Taiwan manages to grab BioNTech vaccine ‘abandoned’ by China
TAIPEI (Taiwan News) — The Central Epidemic Command Center (CECC) on Wednesday (Aug. 25) revealed the Pfizer–BioNTech (BNT) COVID-19 vaccine will arrive ahead of schedule despite Chinese labeling after Taiwan was able to wrestle away a shipment away from a third country.
Health Minister and CECC head Chen Shih-chung (陳時中) announced the first batch of BioNTech doses is scheduled to arrive in late August, a month earlier than the original delivery date. Chen said that Taiwan will accept the doses despite the fact they are labeled with the name of BioNTech’s Chinese partner Fosun Pharma and the shot’s official brand name, Comirnaty — both of which the government had expressly stated it did not want to be included on the packaging.
The vials and packaging are printed with the simplified Chinese characters 复必泰 (Comirnaty) and 复星医药 (Fosun Pharma) because the batch had originally been destined for another country. Chen said although the labels are different from the originally agreed-upon parameters, the government will still accept the doses for the sake of expediency, provided they are shipped directly to Taiwan and the quality is confirmed.
He said that after the doses arrive, they will be inspected and sealed by the Food and Drug Administration (FDA) and will only be distributed if they meet safety standards.
Alluding to efforts to secure an early batch of the vaccines in Europe, Chen said the government is grateful to Taiwan Semiconductor Manufacturing Company (TSMC), Foxconn’s YongLin Foundation, and the Tzu Chi Foundation for “working so hard during this period in Europe to strive for this early supply of vaccines for the Taiwanese people.”
On Wednesday, UDN reported that during his visit to the Czech Republic, Foxconn founder Terry Gou (郭台銘) realized that European countries were competing for a shipment of the vaccine. He engaged in the bidding process and succeeded in securing a large batch for Taiwan ahead of schedule, with the original labels still intact. According to the report, an estimated 1.5 to 2 million doses will be part of the first wave later this month.
Reuters reported Wednesday that 1 million doses of the BioNTech vaccine will head to Taiwan in late August due to a delay in regulatory approval in China. The report cited a source as saying, “Shanghai Fosun did not manage to get approval, so they gave up their plan for vaccine imports.” The source added that Taiwan will be among a number of countries receiving orders “abandoned” by China.
According to the Liberty Times, Turkey was originally to receive 3 million doses of the vaccine rejected by China. However, it cited a high-level official as stating the CECC was able to negotiate for nearly 2 million doses from the batch originally bound for Turkey.
The official said the jabs will likely be delivered to Taiwan sometime between the end of August and early September. The precise shipment date is still pending approval by the European Union, according to the official.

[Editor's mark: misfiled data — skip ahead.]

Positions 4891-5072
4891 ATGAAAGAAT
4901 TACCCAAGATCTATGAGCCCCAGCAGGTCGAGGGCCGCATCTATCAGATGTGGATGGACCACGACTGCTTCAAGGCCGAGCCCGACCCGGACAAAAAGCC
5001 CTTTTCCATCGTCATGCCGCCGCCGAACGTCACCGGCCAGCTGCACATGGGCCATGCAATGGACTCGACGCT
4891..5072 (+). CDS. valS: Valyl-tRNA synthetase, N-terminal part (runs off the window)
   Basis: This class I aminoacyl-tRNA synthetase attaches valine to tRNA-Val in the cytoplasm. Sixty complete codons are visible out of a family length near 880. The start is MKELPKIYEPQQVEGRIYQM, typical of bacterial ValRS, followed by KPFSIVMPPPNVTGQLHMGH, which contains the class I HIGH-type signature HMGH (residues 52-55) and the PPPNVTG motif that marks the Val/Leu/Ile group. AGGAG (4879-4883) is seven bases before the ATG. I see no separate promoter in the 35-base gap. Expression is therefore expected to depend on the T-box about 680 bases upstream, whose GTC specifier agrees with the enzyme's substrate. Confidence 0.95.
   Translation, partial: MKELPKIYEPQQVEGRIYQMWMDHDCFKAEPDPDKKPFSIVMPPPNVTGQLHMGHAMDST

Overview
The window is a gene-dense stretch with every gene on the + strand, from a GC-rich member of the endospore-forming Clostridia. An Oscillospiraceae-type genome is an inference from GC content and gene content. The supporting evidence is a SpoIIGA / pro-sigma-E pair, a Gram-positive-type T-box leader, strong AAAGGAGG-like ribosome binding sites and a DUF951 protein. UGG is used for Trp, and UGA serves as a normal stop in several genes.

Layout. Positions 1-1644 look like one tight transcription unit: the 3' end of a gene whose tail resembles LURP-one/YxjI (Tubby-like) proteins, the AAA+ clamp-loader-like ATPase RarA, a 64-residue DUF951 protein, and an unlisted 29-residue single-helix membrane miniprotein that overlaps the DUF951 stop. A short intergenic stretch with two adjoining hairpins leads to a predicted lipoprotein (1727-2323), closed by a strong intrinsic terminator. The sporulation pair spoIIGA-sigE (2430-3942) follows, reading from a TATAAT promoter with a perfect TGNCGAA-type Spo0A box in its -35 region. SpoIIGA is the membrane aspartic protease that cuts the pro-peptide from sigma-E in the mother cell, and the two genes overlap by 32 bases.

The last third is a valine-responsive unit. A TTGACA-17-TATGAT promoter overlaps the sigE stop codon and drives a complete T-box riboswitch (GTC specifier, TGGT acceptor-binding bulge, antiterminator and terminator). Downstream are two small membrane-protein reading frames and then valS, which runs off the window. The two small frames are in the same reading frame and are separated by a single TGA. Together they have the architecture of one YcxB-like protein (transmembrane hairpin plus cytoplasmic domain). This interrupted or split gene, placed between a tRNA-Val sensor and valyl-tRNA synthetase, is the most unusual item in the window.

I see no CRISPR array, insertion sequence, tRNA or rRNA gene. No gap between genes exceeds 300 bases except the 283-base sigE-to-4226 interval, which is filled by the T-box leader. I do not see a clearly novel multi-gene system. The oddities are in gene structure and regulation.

Adding BNT to vaccine preferences to not affect place in line: CECC
Pfizer-BNT vaccine could arrive in Taiwan in late September
TAIPEI (Taiwan News) — Taiwan’s Central Epidemic Command Center (CECC) on Tuesday (Aug. 3) announced that the Pfizer–BioNTech (BNT) COVID-19 vaccine has cleared emergency use authorization (EUA), with the doses possibly arriving as soon as September.
During a press conference on Tuesday, Health Minister and CECC head Chen Shih-chung (陳時中) announced that the Food and Drug Administration had completed the EUA for the Pfizer-BNT vaccine and that he would sign it that afternoon. The three Taiwanese organizations that purchased the 15 million doses on Taiwan’s behalf, TSMC, Foxconn’s YongLin Foundation, and the Tzu Chi Foundation, have stated that the doses could be shipped to Taiwan as early as the end of September, reported CNA.
Given that the U.S. Food and Drug Administration has approved the Pfizer-BNT jab for people aged 12 and up, there is speculation in Taiwan that the 1.243 million children between the ages of 12 and 17 would be a priority group for the vaccine in Taiwan. In addition, there are 4.84 million people in Taiwan who have had one dose of the AstraZeneca vaccine who are considering mixing vaccines, by having the Pfizer-BNT product be their second shot, according to TTV News.
When asked which groups will be prioritized for the Pfizer-BNT shots on Tuesday, Chen said a meeting of experts will be convened to determine the distribution of the vaccines based on data from overseas “provided that it does not violate scientific evidence.” Chen emphasized that regardless of what the prioritization of vaccinations may be, students will not be expected to register individually.
He suggested that students could be registered in the system in batches in order to facilitate subsequent planning and faster, more convenient, and accurate record-keeping.